2018 July 28 – Terrace to Prince Rupert, BC

It was nearly 11 o’clock by the time we left Terrace. We slept in a bit, then went to Staples to try find a new charger cord for John’s laptop as it has decided to be very picky about what position it is sitting in in order to power the computer.  There is either a break in the cable or something wrong with the charging unit.  Unfortunately, the store did not have one that had the correct plug-in.  So, we gassed up the truck, cleaned the latest batch of deceased bugs off the windshield and headed west. About an hour out of Terrace we came to the end of a line of stationary traffic.  Apparently there had been an accident and the road was closed.  We were told there had been a fatality and the wait would be about 3 hours.  Well, we had two choices, go back to Terrace and come back again; or sit and wait.  We waited and visited with other motorists, and pet their dogs.  An hour and a half or so later a long line of oncoming traffic came through and then we were allowed to go.                                                          John Little Falls

                           The glorious mountain scenery continued.         Boy, is that ever a deep glacier-cut bowl in this mountain.  We arrived at the bridge to Prince Rupert but turned left instead of crossing it and drove to Port Edward, a small comumunity on the Inverness Passage near the mouth of the Skeena River.  This stretch of coastal water was at one time home to four large salmon canneries.  One burned several years after it had closed.  Two more survive.  One – Inverness Cannery – is privately owned and has been converted into a Bed and Breakfast.  The other is a National Heritage Site.  We arrived at 3 o’clock just as the last tour of the day was starting.   Originally all the work in the canneries was done by hand.  First Nation’s families would come at the beginning of the season in May and work until September. The men repaired the boats, worked on the machinery, and were labourers. The women and older children mended the nets, de-slimed the fish, and packed the cans.  The younger children cleaned the messy exterior of the cans before they were put in the cookers.There were men from China – that were contracted under a broker – who did all the butchering.  They were so fast, 4-5 fish per minute, they were called Singing Knives.  They removed the head, tails, fins and entrails of each fish.  The fish were put in baskets and sent down the line to the women that cleaned them before they moved along to the cutting machine.  All the cans were hand soldered with lead, hand packed by First Nations women, cleaned by the children, cooked in pressure cookers at 240 degrees for 90 minutes and sent – without labels – to Europe.  The labels would be ruined on the journey so all labels were added at the destination.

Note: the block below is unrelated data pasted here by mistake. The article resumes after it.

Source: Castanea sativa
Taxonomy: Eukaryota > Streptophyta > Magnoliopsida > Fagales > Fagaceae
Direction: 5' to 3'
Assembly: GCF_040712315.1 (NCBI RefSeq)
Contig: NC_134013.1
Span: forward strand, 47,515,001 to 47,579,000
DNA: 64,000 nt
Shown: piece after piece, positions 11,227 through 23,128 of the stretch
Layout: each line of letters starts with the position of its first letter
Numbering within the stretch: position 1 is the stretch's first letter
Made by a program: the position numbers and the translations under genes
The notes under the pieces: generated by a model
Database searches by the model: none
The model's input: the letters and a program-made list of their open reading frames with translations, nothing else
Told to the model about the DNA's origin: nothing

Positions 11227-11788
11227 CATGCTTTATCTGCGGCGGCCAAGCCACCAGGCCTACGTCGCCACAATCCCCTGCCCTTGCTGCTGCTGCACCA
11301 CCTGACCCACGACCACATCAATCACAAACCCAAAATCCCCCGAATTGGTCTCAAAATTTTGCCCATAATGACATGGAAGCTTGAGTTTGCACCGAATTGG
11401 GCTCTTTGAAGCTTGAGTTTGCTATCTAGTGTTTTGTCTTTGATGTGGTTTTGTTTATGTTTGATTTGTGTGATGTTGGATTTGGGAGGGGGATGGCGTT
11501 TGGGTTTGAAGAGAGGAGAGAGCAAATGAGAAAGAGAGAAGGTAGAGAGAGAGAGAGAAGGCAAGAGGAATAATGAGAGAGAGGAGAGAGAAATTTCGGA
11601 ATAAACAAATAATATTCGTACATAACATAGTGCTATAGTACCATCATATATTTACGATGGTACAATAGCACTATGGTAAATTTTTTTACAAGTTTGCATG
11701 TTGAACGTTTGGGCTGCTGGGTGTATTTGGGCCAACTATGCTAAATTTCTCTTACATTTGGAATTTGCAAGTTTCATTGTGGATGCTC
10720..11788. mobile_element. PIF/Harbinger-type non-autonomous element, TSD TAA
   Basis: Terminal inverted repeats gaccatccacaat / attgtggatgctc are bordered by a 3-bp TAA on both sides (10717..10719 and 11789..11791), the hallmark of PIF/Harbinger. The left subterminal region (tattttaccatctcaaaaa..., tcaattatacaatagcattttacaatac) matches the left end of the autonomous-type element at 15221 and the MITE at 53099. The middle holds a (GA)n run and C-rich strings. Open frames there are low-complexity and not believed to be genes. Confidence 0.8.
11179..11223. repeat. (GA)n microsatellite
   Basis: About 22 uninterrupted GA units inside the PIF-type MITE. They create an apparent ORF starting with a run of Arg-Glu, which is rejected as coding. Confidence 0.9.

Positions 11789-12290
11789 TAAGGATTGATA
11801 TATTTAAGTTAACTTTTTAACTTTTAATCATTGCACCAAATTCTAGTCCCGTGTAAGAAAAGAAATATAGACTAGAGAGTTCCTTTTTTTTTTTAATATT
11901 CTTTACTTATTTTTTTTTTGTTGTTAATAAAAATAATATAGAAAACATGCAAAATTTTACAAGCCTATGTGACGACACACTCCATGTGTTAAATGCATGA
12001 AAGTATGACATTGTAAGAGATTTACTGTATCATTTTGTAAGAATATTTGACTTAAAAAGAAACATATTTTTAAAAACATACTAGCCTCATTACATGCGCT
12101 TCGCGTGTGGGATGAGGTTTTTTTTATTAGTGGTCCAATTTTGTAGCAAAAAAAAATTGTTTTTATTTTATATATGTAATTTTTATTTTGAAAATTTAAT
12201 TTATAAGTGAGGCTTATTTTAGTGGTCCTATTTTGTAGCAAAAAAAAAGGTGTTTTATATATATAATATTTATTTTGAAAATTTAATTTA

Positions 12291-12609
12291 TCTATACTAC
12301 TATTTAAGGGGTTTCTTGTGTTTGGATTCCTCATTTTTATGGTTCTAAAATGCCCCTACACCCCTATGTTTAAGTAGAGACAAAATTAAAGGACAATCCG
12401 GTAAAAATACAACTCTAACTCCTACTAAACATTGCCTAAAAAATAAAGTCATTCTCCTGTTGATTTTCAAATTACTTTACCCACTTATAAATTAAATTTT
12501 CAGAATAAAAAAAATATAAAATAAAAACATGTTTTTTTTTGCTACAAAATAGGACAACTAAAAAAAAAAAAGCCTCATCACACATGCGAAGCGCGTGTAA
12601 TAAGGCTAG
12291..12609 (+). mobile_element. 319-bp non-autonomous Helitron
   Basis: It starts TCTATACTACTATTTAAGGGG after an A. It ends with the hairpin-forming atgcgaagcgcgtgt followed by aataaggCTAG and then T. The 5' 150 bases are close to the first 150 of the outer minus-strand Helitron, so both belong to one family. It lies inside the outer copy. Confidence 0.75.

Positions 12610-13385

The women got paid by the tray of cans – 24 per tray – they could pack 72 cans per minute.  Work lasted as long each day as it took for the fish that were brought into the cannery to be processed 14-16 hour days were not uncommon.  The children and other family members would bring food to the workers as they continued to work on the line. The Japanese workers also lived in dormortories with their own cook like the Chinese.  They were the fishermen and would go out in these little dorries with a sail on a pole and set the gill nets.  When a boat motor was invented the motorized boat would bring food and supplies to the sailing dorries and take the catch back to the cannery.  Thus the men could stay out on the open water for a week or more.  Eventually motorized boats replaced the dorries. Industrialization came to the canneries and eventually the entire processing line was mechanized.   This drastically reduced the labour force required, standardized the amount of salmon per can (they were never weighed, the ladies just eye-balled the amount), created a tin solder seal rather than hand soldered lead, and increased the size of the pressure cookers so more fish could be processed at one time

. The General Manager, Assistant Manager and the four Line Bosses housing.                  The office where all the paper shuffling was done.   The company store supplied all the goods needed by the workers.  It also housed a laundry for the upper-management, a doctor and dentist office, and the barbar shop.  As was the case with most company stores of the early 20th century, at mines and mills, etc., the workers would pick out what they wanted, the store keeper would write it down – no prices were on anything so inflated prices were recorded – and at the end of the season in September the purchases were tallied and deducted from the wages.  Often the men and women still owed money to the store and received no wages for their work.  This allowed the manager to coerce them into coming back next season to work off the debt.  Eventually, this practice was outlawed and fair prices had to be placed on the goods in the stores. The store keeper had one of the best houses in the cannery due to the amount of money he was extorting from the workers.  It was a very interesting tour and our guide did an excellent job.  She had so much information and explained it well.  We enjoyed the tour very much.

After the tour was concluded we drove up to Prince Rupert and checked in to our hotel.  We are stayng in Rupert tomorrow as well.  No plans as yet scheduled.

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